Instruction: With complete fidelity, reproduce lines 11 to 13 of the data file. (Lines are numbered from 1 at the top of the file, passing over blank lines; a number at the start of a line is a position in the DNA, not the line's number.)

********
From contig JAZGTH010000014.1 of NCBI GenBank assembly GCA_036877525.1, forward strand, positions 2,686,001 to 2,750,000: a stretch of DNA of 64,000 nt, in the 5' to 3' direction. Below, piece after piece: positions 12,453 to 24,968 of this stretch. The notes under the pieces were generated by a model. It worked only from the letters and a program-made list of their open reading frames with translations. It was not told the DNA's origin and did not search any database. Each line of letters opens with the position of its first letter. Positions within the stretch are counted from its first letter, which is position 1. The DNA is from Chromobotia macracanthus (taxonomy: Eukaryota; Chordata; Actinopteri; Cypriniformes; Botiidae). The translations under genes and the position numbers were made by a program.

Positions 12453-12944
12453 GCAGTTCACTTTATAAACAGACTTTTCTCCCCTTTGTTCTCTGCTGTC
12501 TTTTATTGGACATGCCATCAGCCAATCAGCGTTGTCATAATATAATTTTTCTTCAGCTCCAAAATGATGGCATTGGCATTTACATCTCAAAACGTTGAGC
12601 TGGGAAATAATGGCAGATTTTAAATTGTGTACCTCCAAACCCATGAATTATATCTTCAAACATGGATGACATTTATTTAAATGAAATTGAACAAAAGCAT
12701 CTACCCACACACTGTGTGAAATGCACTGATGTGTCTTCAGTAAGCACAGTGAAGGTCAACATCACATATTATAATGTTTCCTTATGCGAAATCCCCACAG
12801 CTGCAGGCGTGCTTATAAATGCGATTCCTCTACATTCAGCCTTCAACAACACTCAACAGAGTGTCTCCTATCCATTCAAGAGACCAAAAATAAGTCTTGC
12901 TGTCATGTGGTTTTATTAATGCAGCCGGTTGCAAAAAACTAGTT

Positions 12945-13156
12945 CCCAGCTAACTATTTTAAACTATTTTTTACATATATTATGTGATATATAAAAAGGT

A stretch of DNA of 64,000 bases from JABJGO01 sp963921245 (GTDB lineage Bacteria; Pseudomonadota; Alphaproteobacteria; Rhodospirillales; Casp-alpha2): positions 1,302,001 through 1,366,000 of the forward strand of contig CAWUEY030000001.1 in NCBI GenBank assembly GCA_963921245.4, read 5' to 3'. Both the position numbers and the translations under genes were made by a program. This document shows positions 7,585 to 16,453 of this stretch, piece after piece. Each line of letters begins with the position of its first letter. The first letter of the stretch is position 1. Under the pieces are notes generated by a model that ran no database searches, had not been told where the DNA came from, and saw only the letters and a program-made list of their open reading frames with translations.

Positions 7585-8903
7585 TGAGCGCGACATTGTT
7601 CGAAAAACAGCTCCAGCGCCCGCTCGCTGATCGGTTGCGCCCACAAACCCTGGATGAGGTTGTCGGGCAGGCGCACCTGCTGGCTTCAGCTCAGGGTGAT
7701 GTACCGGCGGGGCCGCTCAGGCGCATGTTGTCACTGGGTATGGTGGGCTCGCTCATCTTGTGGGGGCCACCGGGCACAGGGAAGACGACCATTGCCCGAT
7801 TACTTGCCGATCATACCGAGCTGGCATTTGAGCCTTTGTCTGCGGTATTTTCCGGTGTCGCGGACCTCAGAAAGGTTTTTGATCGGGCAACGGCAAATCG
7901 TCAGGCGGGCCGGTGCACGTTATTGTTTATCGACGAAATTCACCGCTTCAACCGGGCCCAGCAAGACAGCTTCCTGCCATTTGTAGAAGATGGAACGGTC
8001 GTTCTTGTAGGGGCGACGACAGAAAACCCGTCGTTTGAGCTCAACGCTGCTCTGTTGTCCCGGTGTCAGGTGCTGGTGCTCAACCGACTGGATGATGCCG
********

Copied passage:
A stretch of DNA of 64,000 bases from JABJGO01 sp963921245 (GTDB lineage Bacteria; Pseudomonadota; Alphaproteobacteria; Rhodospirillales; Casp-alpha2): positions 1,302,001 through 1,366,000 of the forward strand of contig CAWUEY030000001.1 in NCBI GenBank assembly GCA_963921245.4, read 5' to 3'. Both the position numbers and the translations under genes were made by a program. This document shows positions 7,585 to 16,453 of this stretch, piece after piece. Each line of letters begins with the position of its first letter. The first letter of the stretch is position 1. Under the pieces are notes generated by a model that ran no database searches, had not been told where the DNA came from, and saw only the letters and a program-made list of their open reading frames with translations.

Positions 7585-8903
7585 TGAGCGCGACATTGTT